The West’s conscious promotion of ‘moderates’
The brutal end of the war in 2009 had demoralised en masse not just the Tamils living in Sri Lanka but also those in the diaspora. But that onslaught was not a complete defeat for the idea of struggle. The mood was such that the leaflet with the headline, “struggle must go on,” was grabbed by the crowd. The Tamil Solidarity campaign was the first to produce such material to lift the mood of the people, and constantly ran out of their leaflets. The idea of struggle was not defeated. The oppressed Tamils in Sri Lanka and in the diaspora maintained their hope for struggle. The idea that a decisive struggle is needed to win concessions and most of all a meaningful solution – ie one that can satisfy the long-standing national aspiration of the Tamils – was strengthened by the genocidal slaughter. Various groups emerged who initially campaigned for justice for the war victims, human rights, and improving other democratic conditions. The idea of a ‘return to normalcy’ was supported by all groups – not as a compromise or indicating they had ‘given up’ – but because they saw it as a necessary step towards building future struggles.
The centrality of the idea of the struggle – particularly among the diaspora – is seen as a ‘potential danger’ not just by the Sri Lankan government, but also by the western governments. It is important to say from the outset that the actions of Western governments, referred to also as the West, do not reflect the mood or desires of the 99% of the populations in these countries. After all what is foreign policy but an extension of domestic policy abroad? and the domestic policy is dominated by attacks on living standards and democratic rights. The International Crisis Group, whose reports are used by the western establishment to understand the situation, published a special report on the question of diaspora in 2010. The ICG was then less ‘subtle’ in its wording – such was the heightened mood that existed among the youth then. It warned against potential radicalisation, arguing:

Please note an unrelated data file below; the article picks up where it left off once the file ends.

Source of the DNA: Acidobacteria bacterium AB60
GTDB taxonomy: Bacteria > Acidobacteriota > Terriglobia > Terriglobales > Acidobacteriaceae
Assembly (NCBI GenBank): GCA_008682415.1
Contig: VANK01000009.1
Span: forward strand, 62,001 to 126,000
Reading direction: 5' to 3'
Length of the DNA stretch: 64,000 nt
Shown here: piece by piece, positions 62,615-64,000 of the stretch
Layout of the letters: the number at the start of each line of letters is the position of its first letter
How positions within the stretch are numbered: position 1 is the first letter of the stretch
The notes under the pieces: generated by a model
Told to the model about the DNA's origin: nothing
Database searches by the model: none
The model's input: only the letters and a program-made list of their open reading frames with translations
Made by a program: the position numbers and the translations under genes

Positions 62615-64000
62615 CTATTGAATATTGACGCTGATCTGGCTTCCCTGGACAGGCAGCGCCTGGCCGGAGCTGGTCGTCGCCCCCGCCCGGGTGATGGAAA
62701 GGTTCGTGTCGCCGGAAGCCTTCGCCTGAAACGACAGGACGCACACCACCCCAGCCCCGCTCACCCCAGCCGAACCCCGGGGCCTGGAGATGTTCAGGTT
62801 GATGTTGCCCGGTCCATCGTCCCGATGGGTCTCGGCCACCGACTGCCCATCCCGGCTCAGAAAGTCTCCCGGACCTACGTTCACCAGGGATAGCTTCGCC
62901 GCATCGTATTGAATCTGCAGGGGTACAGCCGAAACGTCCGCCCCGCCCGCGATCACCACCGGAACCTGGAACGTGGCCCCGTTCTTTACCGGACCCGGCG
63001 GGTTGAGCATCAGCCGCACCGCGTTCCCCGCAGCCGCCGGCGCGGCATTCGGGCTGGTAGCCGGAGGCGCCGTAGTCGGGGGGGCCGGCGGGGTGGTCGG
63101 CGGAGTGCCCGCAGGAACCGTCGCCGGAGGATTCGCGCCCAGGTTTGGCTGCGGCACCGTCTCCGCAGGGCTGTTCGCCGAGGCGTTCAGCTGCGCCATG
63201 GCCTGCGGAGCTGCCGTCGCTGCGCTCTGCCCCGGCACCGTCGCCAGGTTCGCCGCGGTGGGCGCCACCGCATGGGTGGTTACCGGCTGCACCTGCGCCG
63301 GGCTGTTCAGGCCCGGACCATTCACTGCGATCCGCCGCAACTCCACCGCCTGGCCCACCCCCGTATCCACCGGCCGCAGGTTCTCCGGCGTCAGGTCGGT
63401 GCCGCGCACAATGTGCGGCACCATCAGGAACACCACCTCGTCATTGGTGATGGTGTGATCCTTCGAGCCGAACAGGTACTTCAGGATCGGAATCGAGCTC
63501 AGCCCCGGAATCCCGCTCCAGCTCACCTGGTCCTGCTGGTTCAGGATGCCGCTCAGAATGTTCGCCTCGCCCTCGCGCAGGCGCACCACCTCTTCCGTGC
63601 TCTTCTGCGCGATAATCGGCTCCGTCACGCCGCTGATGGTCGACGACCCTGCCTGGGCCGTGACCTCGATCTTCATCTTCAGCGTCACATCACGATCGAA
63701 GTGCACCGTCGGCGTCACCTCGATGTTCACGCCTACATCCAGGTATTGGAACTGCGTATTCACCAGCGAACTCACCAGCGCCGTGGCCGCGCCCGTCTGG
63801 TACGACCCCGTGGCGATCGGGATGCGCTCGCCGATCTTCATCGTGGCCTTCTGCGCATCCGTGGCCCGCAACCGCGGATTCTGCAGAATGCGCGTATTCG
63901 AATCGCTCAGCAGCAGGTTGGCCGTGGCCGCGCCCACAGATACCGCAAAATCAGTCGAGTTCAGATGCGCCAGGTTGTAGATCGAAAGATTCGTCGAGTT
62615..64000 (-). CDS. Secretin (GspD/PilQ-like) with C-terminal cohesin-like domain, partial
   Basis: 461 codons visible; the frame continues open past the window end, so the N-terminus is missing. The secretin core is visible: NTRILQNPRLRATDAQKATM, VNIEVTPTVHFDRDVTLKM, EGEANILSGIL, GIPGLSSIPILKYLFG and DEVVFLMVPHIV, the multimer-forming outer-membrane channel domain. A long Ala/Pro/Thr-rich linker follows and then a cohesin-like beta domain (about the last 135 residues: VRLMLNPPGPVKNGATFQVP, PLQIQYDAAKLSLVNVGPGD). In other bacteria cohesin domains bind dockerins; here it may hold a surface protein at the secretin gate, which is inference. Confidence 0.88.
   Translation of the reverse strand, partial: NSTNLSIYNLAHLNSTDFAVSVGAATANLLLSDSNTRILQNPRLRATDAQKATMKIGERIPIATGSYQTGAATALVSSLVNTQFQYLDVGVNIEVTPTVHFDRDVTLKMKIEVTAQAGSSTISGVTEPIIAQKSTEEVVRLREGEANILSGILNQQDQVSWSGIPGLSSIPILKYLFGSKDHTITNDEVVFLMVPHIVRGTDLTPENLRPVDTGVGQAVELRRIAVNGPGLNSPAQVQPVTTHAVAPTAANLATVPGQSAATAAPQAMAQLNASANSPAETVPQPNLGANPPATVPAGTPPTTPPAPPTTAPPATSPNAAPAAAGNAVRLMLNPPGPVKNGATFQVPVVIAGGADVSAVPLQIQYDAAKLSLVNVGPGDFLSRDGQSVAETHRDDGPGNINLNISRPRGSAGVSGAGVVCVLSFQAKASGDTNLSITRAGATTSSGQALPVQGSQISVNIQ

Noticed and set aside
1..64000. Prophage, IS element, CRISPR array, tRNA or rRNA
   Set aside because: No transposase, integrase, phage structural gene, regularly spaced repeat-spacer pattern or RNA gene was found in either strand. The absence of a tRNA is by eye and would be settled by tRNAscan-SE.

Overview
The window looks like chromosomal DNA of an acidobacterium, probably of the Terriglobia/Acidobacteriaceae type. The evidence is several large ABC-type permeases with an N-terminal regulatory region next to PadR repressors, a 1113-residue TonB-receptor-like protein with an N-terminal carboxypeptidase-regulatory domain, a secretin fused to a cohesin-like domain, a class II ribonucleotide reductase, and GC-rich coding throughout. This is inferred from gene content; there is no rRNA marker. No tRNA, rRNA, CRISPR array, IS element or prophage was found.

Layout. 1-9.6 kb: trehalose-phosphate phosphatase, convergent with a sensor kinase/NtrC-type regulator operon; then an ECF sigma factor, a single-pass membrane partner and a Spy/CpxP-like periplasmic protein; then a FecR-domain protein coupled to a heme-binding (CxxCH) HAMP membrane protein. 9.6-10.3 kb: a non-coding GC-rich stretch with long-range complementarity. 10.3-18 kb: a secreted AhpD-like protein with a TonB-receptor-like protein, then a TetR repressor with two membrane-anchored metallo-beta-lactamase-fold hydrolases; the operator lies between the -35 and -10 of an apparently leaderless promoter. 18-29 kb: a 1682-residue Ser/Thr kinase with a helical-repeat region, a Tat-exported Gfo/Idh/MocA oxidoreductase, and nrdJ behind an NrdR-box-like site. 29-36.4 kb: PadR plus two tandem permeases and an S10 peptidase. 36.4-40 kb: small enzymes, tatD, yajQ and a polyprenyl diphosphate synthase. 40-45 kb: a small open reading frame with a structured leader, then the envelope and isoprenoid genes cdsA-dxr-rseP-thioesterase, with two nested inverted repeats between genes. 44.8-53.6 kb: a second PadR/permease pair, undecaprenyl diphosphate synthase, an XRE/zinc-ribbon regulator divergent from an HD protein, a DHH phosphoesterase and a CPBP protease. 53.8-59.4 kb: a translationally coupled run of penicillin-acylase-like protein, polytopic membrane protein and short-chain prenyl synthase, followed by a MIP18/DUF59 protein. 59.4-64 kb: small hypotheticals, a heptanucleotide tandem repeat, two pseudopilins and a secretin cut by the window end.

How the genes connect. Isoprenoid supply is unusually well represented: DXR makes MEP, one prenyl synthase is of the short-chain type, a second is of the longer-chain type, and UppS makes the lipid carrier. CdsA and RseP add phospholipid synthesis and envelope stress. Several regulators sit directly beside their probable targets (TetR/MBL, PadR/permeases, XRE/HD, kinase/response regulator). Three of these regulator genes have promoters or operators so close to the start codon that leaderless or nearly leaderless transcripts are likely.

“In the closing months of the war, many young Western Tamils believed that if they played by the rules of their democracies, the West would ultimately broker a settlement between the LTTE and the government, saving thousands of lives. That this did not happen was a demoralising lesson in democracy for young, first-time protesters. As a result, a number of Tamils lost faith in the West and the democratic process ever delivering anything for Tamils. A young Tamil activist in Toronto explained that many “have lost trust in their government and no longer feel primarily Canadian”. He said that, “There’s fear in the community of where this will lead”.